• Congratulations to Kellie Jones on winning a MacArthur "Genius" Fellowship!

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  • Acknowledgments ix

    Introduction. "Art in the Family" 1

    Part One. On Diaspora

    1. EyeMinded: Commentary / Amiri Baraka 37

    2. Preface to a Twenty Volume Suicide Note / Amiri Baraka 41

    3. A.K.A. Saartjie: The Hottentot Venus in Context (Some Reflections and a Dialogue) 1998/2004 43

    4. Tracey Rose: Postapartheid Playground 69

    5. (Un)Seen and Overheard: Pictures by Loran Simpson 81

    6. Life's Little Necessities: Installations by Women in the 1990s 125

    7. Interview with Kcho 135

    8. The Structure of Myth and the Potency of Magic 145

    Part Two. In Visioning

    9. Seeing Through: Commentary / Hettie Jones 159

    10. In the Eye of the Beholder / Hettie Jones 163

    11. To/From Los Angeles with Betye Saar 165

    12. Crown Jewels 177

    13. Dawoud Bey: Portraits in the Theater of Desire 187

    14. Pat Ward Williams: Photography and Social/Personal History 207

    15. Interview with Howardena Pindell 215

    16: Eye-Minded: Martin Puryear 235

    17. Large As Life: Contemporary Photography 241

    18. An Interview with David Hammons 247

    Part Three. Making Multiculturalism

    19. Excuse Me While I Kiss the Sky & Then Fly and Touch Down: Commentary / Lisa Jones 263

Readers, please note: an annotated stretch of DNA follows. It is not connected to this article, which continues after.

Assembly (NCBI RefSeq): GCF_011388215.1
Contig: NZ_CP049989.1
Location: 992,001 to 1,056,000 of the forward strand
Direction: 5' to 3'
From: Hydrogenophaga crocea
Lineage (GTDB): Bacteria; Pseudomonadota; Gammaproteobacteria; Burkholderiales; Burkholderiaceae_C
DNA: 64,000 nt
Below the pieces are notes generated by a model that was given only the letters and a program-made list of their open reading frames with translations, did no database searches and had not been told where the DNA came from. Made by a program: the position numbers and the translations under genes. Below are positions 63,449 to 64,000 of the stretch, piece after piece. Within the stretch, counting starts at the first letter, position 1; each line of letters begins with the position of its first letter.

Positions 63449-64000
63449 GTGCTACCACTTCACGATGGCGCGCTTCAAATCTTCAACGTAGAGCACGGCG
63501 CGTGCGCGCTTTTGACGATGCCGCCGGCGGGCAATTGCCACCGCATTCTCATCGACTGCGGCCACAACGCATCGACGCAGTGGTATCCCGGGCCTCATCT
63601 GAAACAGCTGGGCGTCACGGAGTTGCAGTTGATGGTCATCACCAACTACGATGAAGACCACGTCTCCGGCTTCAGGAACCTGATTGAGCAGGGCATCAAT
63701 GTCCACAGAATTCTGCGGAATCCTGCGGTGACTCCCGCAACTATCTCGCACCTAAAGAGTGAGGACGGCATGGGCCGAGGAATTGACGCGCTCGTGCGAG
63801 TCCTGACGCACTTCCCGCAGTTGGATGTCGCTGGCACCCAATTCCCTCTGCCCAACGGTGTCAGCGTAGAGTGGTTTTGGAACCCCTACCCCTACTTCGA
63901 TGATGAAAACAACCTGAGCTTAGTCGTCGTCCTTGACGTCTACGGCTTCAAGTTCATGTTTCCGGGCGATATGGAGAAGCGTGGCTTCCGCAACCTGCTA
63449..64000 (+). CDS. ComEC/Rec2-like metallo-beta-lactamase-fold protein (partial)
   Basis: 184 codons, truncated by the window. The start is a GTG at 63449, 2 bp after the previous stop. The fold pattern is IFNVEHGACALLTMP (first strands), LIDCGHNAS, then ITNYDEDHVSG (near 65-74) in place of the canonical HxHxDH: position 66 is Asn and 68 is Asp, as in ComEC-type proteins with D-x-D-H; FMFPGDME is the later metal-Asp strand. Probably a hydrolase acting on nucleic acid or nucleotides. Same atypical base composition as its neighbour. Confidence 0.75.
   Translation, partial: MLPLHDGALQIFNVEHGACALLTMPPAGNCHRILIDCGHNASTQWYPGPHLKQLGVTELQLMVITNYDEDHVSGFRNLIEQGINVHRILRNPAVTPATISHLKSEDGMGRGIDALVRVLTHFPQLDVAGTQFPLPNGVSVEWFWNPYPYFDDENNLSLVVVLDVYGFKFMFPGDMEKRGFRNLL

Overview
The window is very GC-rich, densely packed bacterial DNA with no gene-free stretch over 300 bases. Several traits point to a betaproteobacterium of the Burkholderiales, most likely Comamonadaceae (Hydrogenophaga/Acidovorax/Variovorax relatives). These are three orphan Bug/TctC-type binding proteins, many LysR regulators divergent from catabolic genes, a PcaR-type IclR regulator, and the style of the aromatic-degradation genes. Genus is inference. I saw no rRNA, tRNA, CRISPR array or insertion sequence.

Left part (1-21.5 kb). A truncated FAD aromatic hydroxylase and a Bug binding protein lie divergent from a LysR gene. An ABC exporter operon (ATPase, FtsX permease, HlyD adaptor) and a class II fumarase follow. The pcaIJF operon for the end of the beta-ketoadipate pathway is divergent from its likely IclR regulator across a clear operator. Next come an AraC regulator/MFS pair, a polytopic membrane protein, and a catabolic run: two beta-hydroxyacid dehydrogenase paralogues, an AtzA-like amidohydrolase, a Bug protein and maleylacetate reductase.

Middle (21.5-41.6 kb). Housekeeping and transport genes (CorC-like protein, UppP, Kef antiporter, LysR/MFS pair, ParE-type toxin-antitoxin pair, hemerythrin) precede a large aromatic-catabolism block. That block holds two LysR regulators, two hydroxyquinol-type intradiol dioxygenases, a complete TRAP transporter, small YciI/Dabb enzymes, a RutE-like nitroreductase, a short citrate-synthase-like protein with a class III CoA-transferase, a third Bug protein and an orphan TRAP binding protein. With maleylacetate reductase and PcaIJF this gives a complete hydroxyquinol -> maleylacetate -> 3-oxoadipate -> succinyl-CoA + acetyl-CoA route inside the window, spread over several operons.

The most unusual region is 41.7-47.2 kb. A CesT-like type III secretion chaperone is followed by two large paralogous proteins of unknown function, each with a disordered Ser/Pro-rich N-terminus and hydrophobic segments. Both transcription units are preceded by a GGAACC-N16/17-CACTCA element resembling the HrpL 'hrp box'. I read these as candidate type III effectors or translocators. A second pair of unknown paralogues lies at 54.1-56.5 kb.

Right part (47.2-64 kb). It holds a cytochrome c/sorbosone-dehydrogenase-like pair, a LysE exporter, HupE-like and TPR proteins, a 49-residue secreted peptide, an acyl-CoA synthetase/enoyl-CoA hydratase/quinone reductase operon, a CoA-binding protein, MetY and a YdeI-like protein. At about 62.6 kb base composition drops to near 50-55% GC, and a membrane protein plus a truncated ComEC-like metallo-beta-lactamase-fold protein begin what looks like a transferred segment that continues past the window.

20. How I Invented Multiculturalism / Lisa Jones 273

    21. Lost in Translation: Jean-Michel in the (Re)Mix 277

    22. In the Thick of It: David Hammons and Hair Culture in the 1970s 297

    23. Domestic Prayer 305

    24. Critical Curators: Interview with Kellie Jones 309

    25. Poets of a New Style of Speak: Cuban Artists of This Generation 317

    26. In Their Own Image 329

    27. Tim Rollins and K.O.S.: What's Wrong with This Picture? 341

    28. Blues to the Future 343

    Part Four. Abstract Truths

    29. Them There Eyes: On Connections and the Visual: Commentary / Guthrie P. Ramsey Jr. 349

    30. Free Jazz and the Price of Black Musical Abstraction / Guthrie P. Ramsey Jr. 353

    31. To the Max: Energy and Experimentation 363

    32. It's Not Enough to Say "Black is Beautiful": Abstraction at the Whitney, 1969–1974 397

    33. Black West: Thoughts on Art in Los Angeles 427

    34. Brothers and Sisters 459

    35. Bill T. Jones 469

    36. Abstract Expressionism: The Missing Link 473

    37. Norman Lewis: The Black Paintings 483
  • Amiri Baraka

    Hettie Jones

    Lisa Jones

    Guthrie P. Ramsey

  • EyeMinded is compelling testimony to the ways in which Kellie Jones was able to both contribute to, and comment on, the astonishing quantum shifts in art and curatorial practices that the 1980s and 1990s gave rise to. . . . [A] major contribution to aspects of art history that too often are relegated to the periphery within both the academy and contemporary art criticism. In this regard, we have much to thank Jones for, as this volume will be an indispensable aid to students, professors, and general audiences, many of whom might not have easy access to Jones’s writings, in their original form and assorted contexts.”

    EyeMinded is at the top of my summer reading list.”